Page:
I’ve heard of spiral upcut, spiral downcut, straight, mortising, and rabbeting bits! When should I choose a spiral bit over a straight bit, and when do I choose an upcut over a downcut? What’s the difference between a straight and mortising bit? Will a straight bit with an edge guide give me the same kind of rabbet as a rabbeting bit? I’ve got a lot of stop dadoes and some long rabbets to make on my next project, and I will likely be using the router for most of this. Just want to make sure I’m using the right bits.
Michael Dresdner: Straight bits cut clean and fast, but tend to grab and will “lead” the router, making it tough to control. Spiral bits cut clean, but not as fast. They don’t grab or lead as much, so they are far better for freehand pattern routing (if you do that sort of thing) or in situations where grabbing can be a problem. Upcut spirals may chip the top edge of a cut, especially if it is brittle (like wenge wood) or if it is veneer. However, they cut a clean slot and eject the chips upward and out of a groove. Downward spirals leave a very clean top surface, but push the sward workpiece cuttings, chips, dust, oil, grain particles] downward. They will clog in a closed cut, such as cutting a deep groove the same width as the cutter. You’ll have to stop and clean out the chips frequently. Straight bits cut on the side. Mortising bits also cut on the end (for plunging.) Yes, a straight bit with a guide will give you the same kind of cut as a rabbeting bit, though not necessarily as clean a cut. If you have a lot of rabbeting to do, you’d be wise to invest in a good rabbet bit.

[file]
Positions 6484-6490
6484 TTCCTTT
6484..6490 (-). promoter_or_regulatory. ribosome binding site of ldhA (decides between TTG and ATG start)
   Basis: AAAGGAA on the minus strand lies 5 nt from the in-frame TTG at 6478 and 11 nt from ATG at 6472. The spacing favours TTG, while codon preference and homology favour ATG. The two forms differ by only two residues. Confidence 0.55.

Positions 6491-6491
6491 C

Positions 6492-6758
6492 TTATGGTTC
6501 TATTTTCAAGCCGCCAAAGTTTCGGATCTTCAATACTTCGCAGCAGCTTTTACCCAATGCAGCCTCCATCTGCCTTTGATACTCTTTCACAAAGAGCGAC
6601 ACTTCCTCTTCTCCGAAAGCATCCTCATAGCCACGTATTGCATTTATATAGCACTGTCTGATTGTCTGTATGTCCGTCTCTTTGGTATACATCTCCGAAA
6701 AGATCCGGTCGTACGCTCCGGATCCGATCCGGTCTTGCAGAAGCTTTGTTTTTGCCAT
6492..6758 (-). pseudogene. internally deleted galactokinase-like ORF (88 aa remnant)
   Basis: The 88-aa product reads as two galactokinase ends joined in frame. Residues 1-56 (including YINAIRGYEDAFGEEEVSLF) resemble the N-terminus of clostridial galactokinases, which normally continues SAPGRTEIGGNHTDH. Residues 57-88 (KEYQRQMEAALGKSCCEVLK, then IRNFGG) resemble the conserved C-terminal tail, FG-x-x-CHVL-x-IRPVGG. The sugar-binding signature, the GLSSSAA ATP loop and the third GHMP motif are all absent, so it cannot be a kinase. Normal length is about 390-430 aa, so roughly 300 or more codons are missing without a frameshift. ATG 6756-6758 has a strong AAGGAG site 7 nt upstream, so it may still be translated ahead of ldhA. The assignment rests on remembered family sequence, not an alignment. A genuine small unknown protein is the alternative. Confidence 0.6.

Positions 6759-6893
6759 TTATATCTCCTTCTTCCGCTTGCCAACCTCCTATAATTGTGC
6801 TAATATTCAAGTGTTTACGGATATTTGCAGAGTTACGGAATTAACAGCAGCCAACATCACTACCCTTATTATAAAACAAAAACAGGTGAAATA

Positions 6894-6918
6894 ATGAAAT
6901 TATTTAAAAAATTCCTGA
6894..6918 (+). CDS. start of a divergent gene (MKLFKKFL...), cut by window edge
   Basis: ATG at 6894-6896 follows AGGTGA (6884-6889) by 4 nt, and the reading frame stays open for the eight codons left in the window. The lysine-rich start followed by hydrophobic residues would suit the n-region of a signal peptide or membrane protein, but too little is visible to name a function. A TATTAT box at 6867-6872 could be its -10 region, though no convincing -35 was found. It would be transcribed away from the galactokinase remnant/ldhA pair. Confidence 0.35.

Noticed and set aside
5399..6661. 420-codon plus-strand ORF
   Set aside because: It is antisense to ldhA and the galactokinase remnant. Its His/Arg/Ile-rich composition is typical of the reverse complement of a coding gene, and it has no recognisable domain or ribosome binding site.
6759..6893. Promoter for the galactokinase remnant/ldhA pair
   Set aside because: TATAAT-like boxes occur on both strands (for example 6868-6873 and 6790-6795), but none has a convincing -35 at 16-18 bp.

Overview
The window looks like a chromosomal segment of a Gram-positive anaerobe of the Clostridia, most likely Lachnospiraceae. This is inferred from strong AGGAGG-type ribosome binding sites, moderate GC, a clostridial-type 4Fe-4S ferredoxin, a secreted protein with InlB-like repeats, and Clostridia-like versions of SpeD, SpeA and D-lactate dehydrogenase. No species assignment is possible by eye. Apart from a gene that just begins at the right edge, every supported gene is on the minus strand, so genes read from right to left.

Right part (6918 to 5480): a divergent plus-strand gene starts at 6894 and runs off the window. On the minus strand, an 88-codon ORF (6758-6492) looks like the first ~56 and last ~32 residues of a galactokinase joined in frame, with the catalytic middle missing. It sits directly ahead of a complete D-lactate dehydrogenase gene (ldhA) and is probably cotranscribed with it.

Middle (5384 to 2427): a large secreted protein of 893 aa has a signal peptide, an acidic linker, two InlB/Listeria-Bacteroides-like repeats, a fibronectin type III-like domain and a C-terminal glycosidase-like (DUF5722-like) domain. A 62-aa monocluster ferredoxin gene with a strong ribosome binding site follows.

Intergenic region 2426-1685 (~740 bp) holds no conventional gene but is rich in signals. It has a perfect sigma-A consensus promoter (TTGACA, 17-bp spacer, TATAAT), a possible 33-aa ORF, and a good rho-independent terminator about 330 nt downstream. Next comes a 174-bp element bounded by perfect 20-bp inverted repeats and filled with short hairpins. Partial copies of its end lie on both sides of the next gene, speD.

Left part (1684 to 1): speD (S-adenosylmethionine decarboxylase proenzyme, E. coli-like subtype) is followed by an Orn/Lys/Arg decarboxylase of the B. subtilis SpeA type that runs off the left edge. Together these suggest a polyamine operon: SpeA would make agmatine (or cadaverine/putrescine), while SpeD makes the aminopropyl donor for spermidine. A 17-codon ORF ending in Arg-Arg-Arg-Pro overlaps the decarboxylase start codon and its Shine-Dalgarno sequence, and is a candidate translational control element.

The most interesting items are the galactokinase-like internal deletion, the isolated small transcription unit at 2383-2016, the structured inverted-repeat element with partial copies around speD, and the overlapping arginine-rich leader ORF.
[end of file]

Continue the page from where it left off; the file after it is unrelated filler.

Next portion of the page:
Lee Grindinger: For rabbeting, use a straight bit. For deep plunges, such as mortises, use an upcut; it will clear the waste better but will not leave a clean entry wound. For very clean entry wounds, use a downcut; they leave very clean cuts but don’t clear the waste as well as an upcut. The spiral shapes are there to clear the waste. Bits are dulled much quicker when they are having to re-cut waste, so removing waste is good for the bit and speeds cutting rates.